The Trash Printer was inspired by the Precious Plastic movement, a global, open-source, small-scale plastic recycling movement! It started with 4 open-source machines - a shredder, an extruder, an injection molder, and a compression oven. Since the original designs were published in 2013, a global network of makers has emerged, modifying, improving, and developing the original tools, and adding their own!
The Trash Printer is my small contribution to that global open-source effort. Precious Plastic is one of the most inspiring projects that I know of, and it’s changed the way I look at plastic. For my entire life, plastic was a material that I felt I had zero agency over. I didn’t get to decide what got made out of plastic, and I didn’t get to decide what happened to it after it was thrown away. It felt like all I could do was feel bad about it.
What I love about Precious Plastic is that it’s not about telling people what they shouldn’t do, or what the people in power should do, it’s about what we can do, right now, with our friends and the tools and materials we have around us.
None of the Precious Plastic machines are particularly revolutionary- the technology has existed at an industrial scale for decades. But that technology has always been large-scale, requiring huge facilities, tightly-held patents, highly-specialized skills, and lots and lots of money.
What Precious Plastic did that was revolutionary was take those basic machines and make them accessible to a much wider range of makers, lowering the barriers to entry, by making them smaller, cheaper, and fully open-source, so that people can get together with their friends, and actually DO SOMETHING about their plastic waste, instead of just feeling bad about it!
Like the other Precious Plastic Machines, the Trash Printer isn’t a particularly revolutionary machine. It’s certainly not the first or only pellet/flake extruder or large format printer - I was originally inspired by the RichRap extruder, and the SeeMeCNC Part Daddy, which showed me that printing from flakes instead of filament was possible.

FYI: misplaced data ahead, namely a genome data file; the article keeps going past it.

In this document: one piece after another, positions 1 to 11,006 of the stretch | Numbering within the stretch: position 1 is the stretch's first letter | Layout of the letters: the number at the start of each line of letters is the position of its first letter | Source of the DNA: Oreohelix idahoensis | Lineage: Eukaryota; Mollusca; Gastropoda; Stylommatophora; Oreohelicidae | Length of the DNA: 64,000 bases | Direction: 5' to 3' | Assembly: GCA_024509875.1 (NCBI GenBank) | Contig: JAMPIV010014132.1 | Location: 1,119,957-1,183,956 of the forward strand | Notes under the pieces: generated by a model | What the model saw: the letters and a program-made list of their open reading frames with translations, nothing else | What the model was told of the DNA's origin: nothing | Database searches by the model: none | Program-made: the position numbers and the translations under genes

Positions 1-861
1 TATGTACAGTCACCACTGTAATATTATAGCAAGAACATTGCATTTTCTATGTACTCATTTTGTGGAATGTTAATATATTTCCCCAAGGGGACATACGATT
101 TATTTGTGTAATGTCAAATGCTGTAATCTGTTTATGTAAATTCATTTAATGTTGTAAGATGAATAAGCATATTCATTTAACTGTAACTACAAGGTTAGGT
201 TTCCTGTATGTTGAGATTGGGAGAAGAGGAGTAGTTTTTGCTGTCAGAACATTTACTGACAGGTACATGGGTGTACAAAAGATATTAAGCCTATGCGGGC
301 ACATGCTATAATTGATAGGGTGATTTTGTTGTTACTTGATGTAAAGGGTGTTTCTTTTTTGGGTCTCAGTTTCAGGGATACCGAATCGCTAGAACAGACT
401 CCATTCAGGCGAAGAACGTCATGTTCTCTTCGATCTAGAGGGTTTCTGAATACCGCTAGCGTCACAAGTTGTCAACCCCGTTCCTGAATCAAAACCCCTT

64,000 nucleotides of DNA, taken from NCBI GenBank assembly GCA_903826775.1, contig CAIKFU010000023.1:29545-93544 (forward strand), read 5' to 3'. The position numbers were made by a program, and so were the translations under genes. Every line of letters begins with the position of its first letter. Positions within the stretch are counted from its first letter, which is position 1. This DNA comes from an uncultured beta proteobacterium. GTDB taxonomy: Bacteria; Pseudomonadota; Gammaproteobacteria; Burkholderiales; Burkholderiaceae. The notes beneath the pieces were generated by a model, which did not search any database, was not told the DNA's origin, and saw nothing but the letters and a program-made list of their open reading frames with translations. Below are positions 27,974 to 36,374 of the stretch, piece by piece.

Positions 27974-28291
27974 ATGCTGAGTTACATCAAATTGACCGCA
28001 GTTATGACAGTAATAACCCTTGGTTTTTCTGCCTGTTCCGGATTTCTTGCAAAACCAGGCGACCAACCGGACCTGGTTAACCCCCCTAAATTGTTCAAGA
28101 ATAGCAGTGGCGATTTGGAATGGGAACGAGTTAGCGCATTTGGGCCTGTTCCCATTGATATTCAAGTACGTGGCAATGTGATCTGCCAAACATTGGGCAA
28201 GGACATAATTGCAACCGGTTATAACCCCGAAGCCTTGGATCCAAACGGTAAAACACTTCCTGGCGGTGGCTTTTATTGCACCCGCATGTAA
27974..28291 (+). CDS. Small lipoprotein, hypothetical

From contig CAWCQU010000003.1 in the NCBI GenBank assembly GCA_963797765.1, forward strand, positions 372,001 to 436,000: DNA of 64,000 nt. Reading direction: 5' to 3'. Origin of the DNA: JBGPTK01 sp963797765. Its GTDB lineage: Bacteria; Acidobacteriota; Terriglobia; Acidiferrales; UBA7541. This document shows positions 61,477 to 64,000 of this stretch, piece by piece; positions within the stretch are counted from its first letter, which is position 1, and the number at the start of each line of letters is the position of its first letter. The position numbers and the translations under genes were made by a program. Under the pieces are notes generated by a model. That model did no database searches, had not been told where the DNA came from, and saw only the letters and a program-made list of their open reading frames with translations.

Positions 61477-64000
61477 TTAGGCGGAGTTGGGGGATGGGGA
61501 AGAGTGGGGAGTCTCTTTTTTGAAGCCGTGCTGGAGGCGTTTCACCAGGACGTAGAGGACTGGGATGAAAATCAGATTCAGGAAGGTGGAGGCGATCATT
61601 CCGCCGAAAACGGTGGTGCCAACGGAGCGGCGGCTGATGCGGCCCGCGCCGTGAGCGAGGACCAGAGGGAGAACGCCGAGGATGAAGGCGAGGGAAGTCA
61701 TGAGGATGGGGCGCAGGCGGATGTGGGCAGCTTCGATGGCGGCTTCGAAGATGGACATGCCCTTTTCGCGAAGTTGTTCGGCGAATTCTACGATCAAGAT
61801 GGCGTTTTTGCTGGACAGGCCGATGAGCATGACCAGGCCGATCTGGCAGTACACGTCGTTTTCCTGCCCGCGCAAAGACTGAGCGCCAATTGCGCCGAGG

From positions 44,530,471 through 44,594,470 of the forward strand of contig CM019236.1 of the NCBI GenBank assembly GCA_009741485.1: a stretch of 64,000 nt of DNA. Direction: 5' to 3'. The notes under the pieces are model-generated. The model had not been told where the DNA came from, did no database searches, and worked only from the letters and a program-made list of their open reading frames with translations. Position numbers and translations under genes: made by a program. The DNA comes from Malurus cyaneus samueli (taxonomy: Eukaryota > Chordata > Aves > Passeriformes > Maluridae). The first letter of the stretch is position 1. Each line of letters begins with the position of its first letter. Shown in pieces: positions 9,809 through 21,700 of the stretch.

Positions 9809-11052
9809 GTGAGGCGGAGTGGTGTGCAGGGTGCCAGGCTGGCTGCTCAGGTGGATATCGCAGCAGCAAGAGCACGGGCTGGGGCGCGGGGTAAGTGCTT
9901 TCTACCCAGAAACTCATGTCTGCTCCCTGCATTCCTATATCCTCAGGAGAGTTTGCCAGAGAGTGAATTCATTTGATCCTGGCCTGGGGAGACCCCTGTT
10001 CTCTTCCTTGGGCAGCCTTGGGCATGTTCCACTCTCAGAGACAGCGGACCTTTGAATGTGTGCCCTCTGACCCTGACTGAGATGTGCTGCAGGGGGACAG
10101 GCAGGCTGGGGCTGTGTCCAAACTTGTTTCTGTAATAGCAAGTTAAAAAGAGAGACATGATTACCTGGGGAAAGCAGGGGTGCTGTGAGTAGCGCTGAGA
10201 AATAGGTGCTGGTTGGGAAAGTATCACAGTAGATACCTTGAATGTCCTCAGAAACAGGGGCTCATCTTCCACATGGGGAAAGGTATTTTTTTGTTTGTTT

It’s also not the only printer to print with recycled plastic. The PullStruder and PolyFormer Plus can print high-detail parts using recycled PET (#1), and the enormous Bloft MK2 (also inspired by Precious Plastic) can print huge parts! I've always wanted print a whole surfboard out of plastic trash!
When you're up against a challenge as big as global plastic waste, there really isn’t such a thing as competition. The “competition” is the plastic waste problem itself. The waste problem is distributed, and it requires equally distributed solutions, not one single machine or one idea.
Every new open-source tool we can add to our toolkit expands what YOU and YOUR FRIENDS can do with YOUR trash, and ultimately, that's what Precious Plastic is all about. It’s about what YOU can do about it. The Precious Plastic machines were the first plastic recycling tools that were simple and well-documented enough to make me go, “Hey, I could do that!”
My deepest hope is that the Trash Printer might do the same for you. My primary design goal for this entire project has always been to make the Trash Printer as easy as possible to build, requiring the simplest tools, the most widely available parts, for the least amount of money possible.
I’m not a 3D printing expert, and the Trash Printer was the first 3D printer that I ever built. If you are a 3D printing expert, you can probably tell.
When I first started building the Trash Printer, I knew nothing about how 3D printers worked, and "3D printer people" seemed to possess some magical, mystical, deeply technical knowledge that felt far beyond my understanding.
I didn’t know what I didn’t know, and didn’t know where to start. I didn’t even know what questions to ask. They would say things like, “all you have to do is flash Marlin onto a RAMPS,...Read more »